GARDAÍ DEAL CRIPPLING BLOW TO COMPUTER HACKERS
On 5 September, the Irish Independent reported that Gardaí investigating the health services cyber attack have seized several websites belonging to the gang responsible in a major escalation against the Russian-based criminals.
US ANTI-CORRUPTION DRIVE SHOULD FOCUS ON EAST EUROPE
On 5 September, an article from the Atlantic Council says that it is in America’s national interest to help consolidate political systems based on the rule of law that can withstand internal corruption and external subversion, referring to the Central European countries located between the Baltic and Black Seas. It says that corruption is a manifestation of much deeper structural problems, in which institutions are manipulated for private gain and the rule of law proves ineffective against informal political networks – evident throughout the wider region and can be seen in Ukraine, Latvia, Romania, and Bulgaria as well as Moldova. This leaves them prone to Russian corruption, money laundering, and other tools of influence, which in turn undermine state integrity and weaken international alliances.
UK: SHOULD COMPANIES HOUSE HIKE FEES TO FUND FRAUD POLICING?
On 6 September, an Insight from the Institute for Chartered Accountants in England and Wales says that a Treasury Committee meeting on economic crime explored ways to increase fraud enforcement funding. In the 2020 UK Budget, it was announced the AML-regulated sector is to be subject to an economic crime levy from 2022 to fund AML efforts, potentially contributing £100 million a year. A consultation for the levy finished back in October 2020, but final confirmation or details have yet to be announced. It is said that in France, such a levy is around £50. In Germany, it’s around £100, and in Australia the charge about £200.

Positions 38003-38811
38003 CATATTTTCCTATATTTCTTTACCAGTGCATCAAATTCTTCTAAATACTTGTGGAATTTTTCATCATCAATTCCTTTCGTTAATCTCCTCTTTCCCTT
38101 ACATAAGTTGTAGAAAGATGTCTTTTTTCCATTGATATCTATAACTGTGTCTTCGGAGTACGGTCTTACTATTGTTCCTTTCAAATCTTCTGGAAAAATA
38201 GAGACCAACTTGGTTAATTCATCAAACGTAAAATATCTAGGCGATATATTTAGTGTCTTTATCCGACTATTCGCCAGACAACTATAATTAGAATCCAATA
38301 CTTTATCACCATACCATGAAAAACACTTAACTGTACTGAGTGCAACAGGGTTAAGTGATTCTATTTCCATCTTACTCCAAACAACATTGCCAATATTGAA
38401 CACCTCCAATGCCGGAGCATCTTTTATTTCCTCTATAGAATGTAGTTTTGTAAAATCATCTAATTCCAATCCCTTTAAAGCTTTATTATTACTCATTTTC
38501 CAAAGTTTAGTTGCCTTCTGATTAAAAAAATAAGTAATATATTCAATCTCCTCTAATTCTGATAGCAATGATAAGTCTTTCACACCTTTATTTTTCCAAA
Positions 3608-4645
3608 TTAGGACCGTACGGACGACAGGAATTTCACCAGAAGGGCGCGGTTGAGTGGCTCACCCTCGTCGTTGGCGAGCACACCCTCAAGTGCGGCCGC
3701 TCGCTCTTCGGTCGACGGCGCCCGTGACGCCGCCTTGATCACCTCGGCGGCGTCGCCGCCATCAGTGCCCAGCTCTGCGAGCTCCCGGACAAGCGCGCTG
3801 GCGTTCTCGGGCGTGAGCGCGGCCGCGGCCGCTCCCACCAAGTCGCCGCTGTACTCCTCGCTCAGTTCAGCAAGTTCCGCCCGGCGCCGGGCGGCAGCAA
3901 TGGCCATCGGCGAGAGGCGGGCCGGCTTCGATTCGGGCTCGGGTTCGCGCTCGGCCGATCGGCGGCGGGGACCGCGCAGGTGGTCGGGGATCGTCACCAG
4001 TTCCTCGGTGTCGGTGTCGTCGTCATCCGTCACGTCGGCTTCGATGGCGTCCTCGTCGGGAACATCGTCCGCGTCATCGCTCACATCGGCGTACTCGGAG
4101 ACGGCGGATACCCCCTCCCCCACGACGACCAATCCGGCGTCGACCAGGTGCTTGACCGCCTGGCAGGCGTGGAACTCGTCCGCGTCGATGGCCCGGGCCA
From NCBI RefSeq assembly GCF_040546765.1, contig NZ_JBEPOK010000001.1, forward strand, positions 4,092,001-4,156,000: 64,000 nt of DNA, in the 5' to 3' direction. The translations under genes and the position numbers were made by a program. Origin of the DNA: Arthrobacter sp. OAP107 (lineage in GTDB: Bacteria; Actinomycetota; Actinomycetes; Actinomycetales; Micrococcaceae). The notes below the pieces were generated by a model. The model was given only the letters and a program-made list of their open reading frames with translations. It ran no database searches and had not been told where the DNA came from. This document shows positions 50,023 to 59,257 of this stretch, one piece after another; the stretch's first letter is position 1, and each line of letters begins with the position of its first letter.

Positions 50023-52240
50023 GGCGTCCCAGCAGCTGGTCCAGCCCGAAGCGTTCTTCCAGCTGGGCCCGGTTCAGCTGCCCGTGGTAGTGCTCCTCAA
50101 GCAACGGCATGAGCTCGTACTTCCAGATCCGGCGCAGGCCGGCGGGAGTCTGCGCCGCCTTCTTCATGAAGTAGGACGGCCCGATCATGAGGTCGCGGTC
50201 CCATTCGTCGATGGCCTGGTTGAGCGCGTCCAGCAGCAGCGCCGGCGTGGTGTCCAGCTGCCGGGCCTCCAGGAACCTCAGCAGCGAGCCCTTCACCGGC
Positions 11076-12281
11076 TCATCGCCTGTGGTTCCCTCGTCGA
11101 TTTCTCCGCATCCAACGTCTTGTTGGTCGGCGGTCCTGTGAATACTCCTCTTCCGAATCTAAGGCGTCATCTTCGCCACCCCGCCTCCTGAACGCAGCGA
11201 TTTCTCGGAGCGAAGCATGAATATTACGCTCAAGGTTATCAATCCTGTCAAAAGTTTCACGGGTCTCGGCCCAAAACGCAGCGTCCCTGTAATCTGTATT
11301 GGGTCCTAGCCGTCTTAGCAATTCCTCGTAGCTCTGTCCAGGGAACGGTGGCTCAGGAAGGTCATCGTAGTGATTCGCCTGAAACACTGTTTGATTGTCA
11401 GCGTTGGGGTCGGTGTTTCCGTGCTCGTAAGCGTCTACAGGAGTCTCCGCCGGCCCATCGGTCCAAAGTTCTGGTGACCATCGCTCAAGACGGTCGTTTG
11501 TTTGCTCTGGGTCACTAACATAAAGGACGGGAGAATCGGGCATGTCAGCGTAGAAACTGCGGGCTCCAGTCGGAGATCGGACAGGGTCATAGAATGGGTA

UK: ‘DE-RISKING’ AND FINANCIAL EXCLUSION
An article from the Law Society Gazette on 6 September follows up an article from a year ago about whether there should be a right to banking, and the possibly unintended consequences of banking facilities being withdrawn or frozen, in the light of the large fine levied against Deutsche Bank as a result of operating accounts on behalf of Jeffrey Epstein. It says that concern about de-risking practices and financial exclusion is not new – in 2016, the FCA published a statement saying that it was aware that some banks no longer offer financial services to entire categories of customer they associate with a higher risk but that ‘effective money-laundering risk management need not result in wholesale de-risking’. The article suggests that one attempt at finding a solution to this problem can be found in the EU Payment Account Directive 2014/92, recognised by the European Banking Association as imposing a conflicting requirement upon financial institutions., and this Directive was implemented in the UK by way of the Payment Account Regulations 2015 (which remain in force despite Brexit). Therefore, it says that the right to a basic payment account for those legally resident in the UK has been retained in UK law, subject to eligibility criteria.
DIRTY SECRETS OF THE CIGARETTE BUSINESS IN SOUTHERN AFRICA
The BBC has announced that on 13 September BBC TV will broadcast a Panorama documentary claiming that BAT secretly paid 200 informants as part of a covert operation to damage its competitors.